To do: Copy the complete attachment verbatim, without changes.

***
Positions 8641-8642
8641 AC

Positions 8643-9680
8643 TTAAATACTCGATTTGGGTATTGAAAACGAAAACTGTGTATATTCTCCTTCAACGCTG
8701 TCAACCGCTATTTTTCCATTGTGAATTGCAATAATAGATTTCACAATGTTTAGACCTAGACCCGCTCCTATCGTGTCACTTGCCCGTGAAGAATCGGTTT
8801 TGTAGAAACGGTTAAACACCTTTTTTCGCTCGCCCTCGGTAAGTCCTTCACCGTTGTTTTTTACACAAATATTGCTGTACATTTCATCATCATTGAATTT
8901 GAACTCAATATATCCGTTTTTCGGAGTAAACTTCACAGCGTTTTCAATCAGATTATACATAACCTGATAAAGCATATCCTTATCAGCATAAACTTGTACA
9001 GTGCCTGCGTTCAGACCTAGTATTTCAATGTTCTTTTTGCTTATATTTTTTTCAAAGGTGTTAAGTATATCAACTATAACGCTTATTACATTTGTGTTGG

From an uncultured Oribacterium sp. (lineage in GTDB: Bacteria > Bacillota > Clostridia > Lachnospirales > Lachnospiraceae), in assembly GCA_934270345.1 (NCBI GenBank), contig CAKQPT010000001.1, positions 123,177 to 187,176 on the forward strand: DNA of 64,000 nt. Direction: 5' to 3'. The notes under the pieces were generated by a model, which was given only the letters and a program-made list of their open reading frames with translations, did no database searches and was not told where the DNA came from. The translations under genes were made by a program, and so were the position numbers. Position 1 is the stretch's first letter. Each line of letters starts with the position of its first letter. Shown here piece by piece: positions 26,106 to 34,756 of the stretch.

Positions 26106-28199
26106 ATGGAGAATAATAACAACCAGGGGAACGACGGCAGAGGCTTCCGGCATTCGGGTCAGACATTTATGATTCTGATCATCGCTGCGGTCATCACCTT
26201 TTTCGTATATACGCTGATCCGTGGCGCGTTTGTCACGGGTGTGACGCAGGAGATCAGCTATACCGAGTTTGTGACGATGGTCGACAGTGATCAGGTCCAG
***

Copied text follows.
Positions 8641-8642
8641 AC

Positions 8643-9680
8643 TTAAATACTCGATTTGGGTATTGAAAACGAAAACTGTGTATATTCTCCTTCAACGCTG
8701 TCAACCGCTATTTTTCCATTGTGAATTGCAATAATAGATTTCACAATGTTTAGACCTAGACCCGCTCCTATCGTGTCACTTGCCCGTGAAGAATCGGTTT
8801 TGTAGAAACGGTTAAACACCTTTTTTCGCTCGCCCTCGGTAAGTCCTTCACCGTTGTTTTTTACACAAATATTGCTGTACATTTCATCATCATTGAATTT
8901 GAACTCAATATATCCGTTTTTCGGAGTAAACTTCACAGCGTTTTCAATCAGATTATACATAACCTGATAAAGCATATCCTTATCAGCATAAACTTGTACA
9001 GTGCCTGCGTTCAGACCTAGTATTTCAATGTTCTTTTTGCTTATATTTTTTTCAAAGGTGTTAAGTATATCAACTATAACGCTTATTACATTTGTGTTGG

From an uncultured Oribacterium sp. (lineage in GTDB: Bacteria > Bacillota > Clostridia > Lachnospirales > Lachnospiraceae), in assembly GCA_934270345.1 (NCBI GenBank), contig CAKQPT010000001.1, positions 123,177 to 187,176 on the forward strand: DNA of 64,000 nt. Direction: 5' to 3'. The notes under the pieces were generated by a model, which was given only the letters and a program-made list of their open reading frames with translations, did no database searches and was not told where the DNA came from. The translations under genes were made by a program, and so were the position numbers. Position 1 is the stretch's first letter. Each line of letters starts with the position of its first letter. Shown here piece by piece: positions 26,106 to 34,756 of the stretch.

Positions 26106-28199
26106 ATGGAGAATAATAACAACCAGGGGAACGACGGCAGAGGCTTCCGGCATTCGGGTCAGACATTTATGATTCTGATCATCGCTGCGGTCATCACCTT
26201 TTTCGTATATACGCTGATCCGTGGCGCGTTTGTCACGGGTGTGACGCAGGAGATCAGCTATACCGAGTTTGTGACGATGGTCGACAGTGATCAGGTCCAG